The three Emperor's clones: Brother Dawn (Cooper Carter), Brother Day (Lee Pace) and Brother Dusk (Terrence Mann).

The three Emperor’s clones: Brother Dawn (Cooper Carter), Brother Day (Lee Pace) and Brother Dusk (Terrence Mann).
Picture: Apple TV +

Here’s the catch: making a 10-episode season out of around 100 pages of text is an act of insanity comparable to shooting The Hobbit in three films. There is so much to add to fill these episodes, which seem so much longer than the hour they typically last. Some of these additions are incredibly welcome. Hari’s proteges Gaal Dornick and Salvor Hardin (in two terrific performances by Lou Llobell and Leah Harvey, respectively) get broad and much-needed stories to develop their characters. Emperor Cleon, who barely appears in the first book, not only has his own major storyline, but is technically made up of three people: Brother Day (Pace), younger brother Dawn (Cassian Bilton), and senior brother Dusk ( Terrence Mann).

Most of these additions are invented from scratch, having nothing to do with the history of the Foundation. Honestly, after most of the second episode, the show and the books are pretty much unrecognizable. Even if you walk in without reading a page of Asimov, you’ll still notice the long storylines that don’t go anywhere, the padding, and the weird choices that the characters on the show make to keep the plot from moving forward. Cheap, absurd melodrama fills the series (somehow Seldin’s plan suddenly stops working because two people are in a relationship, so he has to break them up). Then there’s the terror of the show that people can’t make certain connections, so it shows something, the character comments on it, and then maybe flashes someone who says something relevant. even though it was said three minutes ago. The show also wants to have bench laser battles and ship fights and spacewalk crashes and junk, none of which offer something you’ve never seen before, and are typically used for running out of time anyway.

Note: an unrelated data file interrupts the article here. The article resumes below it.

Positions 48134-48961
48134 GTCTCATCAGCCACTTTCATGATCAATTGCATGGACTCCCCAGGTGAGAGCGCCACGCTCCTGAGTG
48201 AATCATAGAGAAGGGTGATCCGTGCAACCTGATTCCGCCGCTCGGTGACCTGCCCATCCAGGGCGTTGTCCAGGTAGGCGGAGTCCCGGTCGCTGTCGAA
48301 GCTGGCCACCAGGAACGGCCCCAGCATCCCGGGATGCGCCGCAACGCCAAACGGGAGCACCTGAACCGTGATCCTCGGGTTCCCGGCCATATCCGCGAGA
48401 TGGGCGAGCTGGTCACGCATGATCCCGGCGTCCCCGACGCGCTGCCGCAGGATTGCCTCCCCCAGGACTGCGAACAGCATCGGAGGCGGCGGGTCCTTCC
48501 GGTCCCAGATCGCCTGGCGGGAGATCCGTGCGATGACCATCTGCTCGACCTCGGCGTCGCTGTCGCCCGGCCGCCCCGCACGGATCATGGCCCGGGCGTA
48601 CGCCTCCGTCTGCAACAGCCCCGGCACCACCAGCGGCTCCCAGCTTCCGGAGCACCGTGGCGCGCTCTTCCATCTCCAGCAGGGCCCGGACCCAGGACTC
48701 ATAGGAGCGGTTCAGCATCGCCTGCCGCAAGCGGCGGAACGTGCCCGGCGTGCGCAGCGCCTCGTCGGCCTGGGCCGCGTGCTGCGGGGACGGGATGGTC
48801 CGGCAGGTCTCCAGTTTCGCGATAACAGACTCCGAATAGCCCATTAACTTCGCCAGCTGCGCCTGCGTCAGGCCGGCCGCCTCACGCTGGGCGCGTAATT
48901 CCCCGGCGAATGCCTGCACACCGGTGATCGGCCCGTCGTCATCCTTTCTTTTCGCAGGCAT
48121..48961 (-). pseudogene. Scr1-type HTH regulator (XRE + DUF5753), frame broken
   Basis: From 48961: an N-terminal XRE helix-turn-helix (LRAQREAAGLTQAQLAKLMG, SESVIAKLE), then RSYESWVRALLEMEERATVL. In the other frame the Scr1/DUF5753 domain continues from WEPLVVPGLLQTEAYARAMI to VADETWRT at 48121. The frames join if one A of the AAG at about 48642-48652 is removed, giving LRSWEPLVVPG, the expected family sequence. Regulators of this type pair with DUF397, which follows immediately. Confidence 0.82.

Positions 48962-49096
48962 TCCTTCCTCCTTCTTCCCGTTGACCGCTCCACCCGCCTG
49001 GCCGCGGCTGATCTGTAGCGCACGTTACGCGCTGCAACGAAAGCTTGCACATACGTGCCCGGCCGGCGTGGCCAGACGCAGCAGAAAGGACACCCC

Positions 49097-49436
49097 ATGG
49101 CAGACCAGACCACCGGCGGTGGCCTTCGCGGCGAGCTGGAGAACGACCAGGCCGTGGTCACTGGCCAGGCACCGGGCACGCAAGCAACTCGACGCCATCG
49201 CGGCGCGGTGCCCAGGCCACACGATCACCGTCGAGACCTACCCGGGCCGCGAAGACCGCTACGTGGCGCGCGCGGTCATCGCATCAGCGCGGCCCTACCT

I can’t complain about how it feels – despite the fact that psychohistory shouldn’t be able to predict individual actions as well – Hari’s plan relies exclusively on individual people, because that’s a problem with the Foundation books too. But that’s made worse in the series because Hari must have somehow predicted a shootout survivor and his ability to stop a bomb from exploding at the last second. It’s hard to worry about a plan when nothing ever seems to unfold according to him. The second and bigger problem is that all of the generic sci-fi action goes directly against what made the Foundation so beloved series – a celebration of knowledge, history, science and human relations, and the hope for a new galactic civilization that will flow from it.